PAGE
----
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Baltimore: The aftermath

Phinesse Demps | 5/1/2015, 5:20 a.m.
The night of Monday, April 27, 2015 will be one that the residents of Baltimore City will never forget. The ...
Many stores were vandalized and looted in widespread rioting in Baltimore, (Photo: Phinesse Demps)

The night of Monday, April 27, 2015 will be one that the residents of Baltimore City will never forget. The world watched in horror as the city erupted in violent protest, looting, arson and destruction of property.

The next day as we traveled through the city, we witnessed members of the community coming together to clean up after the activities the night before.

Sorority sisters from Alpha Kappa Alpha Sorority, Inc. were busy helping the residents of the Penn-North Senior Citizen Home with food and water. They also were helping the residents fill their prescriptions since the CVS Pharmacy right next door was looted and was burned out.

Students from Coppin State University and Morgan State University were busy helping with the clean up in the area around the burned out CVS Pharmacy.

“Cleaning up North Avenue was very important to me,” said women’s basketball junior forward Jordan Swails, who led Coppin State in scoring this past season and was named to the All-MEAC Tournament team. “I’m living on campus, which means that North Avenue and Pennsylvania Avenue is in my backyard. It was very terrifying so I felt like I had to make a difference.”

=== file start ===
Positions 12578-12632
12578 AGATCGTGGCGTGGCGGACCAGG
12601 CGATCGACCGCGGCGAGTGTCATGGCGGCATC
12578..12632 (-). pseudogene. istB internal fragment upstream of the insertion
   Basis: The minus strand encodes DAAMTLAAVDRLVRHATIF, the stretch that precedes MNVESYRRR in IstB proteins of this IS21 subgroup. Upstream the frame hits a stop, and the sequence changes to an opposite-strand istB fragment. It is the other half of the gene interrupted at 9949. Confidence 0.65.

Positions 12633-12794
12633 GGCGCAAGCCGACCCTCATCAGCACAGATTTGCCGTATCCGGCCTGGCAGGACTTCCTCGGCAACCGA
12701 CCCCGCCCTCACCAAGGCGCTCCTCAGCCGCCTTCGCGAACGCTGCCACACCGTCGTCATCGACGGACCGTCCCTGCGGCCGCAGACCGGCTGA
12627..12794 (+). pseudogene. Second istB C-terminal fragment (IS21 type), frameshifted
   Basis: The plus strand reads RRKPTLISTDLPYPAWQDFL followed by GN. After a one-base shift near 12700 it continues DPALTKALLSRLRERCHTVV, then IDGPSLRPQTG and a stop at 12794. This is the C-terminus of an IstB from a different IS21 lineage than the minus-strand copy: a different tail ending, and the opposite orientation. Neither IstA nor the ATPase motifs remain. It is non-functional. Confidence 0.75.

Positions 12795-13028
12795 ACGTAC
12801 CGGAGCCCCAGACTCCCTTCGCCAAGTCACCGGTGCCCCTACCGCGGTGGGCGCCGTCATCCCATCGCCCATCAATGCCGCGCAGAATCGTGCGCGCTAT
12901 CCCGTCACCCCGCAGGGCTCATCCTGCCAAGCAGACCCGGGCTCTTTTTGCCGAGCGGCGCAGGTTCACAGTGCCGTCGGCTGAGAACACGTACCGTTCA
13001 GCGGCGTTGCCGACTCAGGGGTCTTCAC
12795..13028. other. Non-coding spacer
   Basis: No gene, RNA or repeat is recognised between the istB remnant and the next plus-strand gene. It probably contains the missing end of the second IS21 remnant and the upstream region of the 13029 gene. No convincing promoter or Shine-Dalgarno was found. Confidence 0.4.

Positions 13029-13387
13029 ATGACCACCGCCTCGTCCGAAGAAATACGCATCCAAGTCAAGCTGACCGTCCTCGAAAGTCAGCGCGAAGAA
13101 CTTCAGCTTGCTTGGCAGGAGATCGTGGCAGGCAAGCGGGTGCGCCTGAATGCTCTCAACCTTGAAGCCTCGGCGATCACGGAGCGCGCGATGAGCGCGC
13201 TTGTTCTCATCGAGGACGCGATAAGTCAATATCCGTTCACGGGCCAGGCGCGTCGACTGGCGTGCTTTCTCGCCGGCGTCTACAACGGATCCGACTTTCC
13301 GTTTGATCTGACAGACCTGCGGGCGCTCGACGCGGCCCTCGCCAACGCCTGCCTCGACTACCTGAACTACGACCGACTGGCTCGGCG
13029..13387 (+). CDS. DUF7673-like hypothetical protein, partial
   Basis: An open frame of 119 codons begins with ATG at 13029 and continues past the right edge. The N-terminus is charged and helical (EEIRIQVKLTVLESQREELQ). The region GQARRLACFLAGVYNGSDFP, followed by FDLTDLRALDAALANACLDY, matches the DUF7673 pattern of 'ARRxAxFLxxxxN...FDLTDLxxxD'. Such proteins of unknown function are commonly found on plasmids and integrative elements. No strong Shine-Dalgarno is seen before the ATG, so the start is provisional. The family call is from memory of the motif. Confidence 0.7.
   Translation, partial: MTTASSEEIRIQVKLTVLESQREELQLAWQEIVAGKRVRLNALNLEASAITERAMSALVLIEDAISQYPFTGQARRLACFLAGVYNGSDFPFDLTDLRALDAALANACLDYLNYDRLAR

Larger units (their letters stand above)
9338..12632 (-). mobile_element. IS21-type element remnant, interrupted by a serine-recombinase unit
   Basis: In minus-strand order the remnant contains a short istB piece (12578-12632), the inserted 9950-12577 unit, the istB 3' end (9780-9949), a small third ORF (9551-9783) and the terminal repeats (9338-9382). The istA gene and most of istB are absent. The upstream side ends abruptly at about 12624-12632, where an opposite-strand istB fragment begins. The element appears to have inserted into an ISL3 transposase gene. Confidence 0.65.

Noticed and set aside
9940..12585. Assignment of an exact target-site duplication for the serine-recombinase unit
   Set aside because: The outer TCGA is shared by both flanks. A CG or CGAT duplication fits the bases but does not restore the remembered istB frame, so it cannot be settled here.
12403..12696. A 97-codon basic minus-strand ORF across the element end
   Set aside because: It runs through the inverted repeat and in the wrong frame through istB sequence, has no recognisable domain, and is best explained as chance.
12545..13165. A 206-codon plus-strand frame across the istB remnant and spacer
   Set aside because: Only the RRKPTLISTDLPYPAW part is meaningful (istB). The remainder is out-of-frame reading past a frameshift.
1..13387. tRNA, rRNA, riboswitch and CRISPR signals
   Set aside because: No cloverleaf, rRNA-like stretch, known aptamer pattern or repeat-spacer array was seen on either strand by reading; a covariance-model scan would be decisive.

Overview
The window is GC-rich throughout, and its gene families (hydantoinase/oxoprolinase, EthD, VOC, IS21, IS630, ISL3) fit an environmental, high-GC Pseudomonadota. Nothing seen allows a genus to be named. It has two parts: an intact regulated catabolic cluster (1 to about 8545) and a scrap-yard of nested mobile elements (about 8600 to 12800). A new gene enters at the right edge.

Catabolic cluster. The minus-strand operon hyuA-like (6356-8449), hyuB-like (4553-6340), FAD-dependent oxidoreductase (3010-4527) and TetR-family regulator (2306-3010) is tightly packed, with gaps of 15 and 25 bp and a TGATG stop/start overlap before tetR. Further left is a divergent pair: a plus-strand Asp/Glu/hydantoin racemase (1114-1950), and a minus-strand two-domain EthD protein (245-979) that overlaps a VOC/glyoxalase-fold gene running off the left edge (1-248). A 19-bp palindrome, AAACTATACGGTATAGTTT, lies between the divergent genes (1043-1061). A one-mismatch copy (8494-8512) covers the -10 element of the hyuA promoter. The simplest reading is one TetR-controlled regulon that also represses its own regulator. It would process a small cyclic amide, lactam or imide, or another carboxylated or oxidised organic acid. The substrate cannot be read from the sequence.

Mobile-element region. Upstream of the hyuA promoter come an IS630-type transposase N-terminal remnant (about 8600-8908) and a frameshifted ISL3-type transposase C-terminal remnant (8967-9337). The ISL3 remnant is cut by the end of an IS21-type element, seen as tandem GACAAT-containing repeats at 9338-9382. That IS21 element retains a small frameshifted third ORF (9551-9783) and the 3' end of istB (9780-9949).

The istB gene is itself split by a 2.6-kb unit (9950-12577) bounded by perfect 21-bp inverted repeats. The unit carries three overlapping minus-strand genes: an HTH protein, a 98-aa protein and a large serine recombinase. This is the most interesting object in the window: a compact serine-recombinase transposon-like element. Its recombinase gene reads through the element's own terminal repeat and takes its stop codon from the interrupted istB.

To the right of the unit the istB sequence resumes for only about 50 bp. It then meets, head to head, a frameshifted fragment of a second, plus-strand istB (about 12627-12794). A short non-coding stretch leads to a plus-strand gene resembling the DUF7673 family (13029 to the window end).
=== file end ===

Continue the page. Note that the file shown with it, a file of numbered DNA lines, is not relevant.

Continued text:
Helping to control the crowd and the flow of traffic around the area of North and Pennsylvania Avenue was the 300 Men organization along with other community organizations.

Later in the day, Reverend Al Sharpton made a brief statement after meeting with the mayor and other city officials at City Hall. He said he was in Baltimore to lend support for the Mayor and the City of Baltimore and to ensure that justice and peace would get served.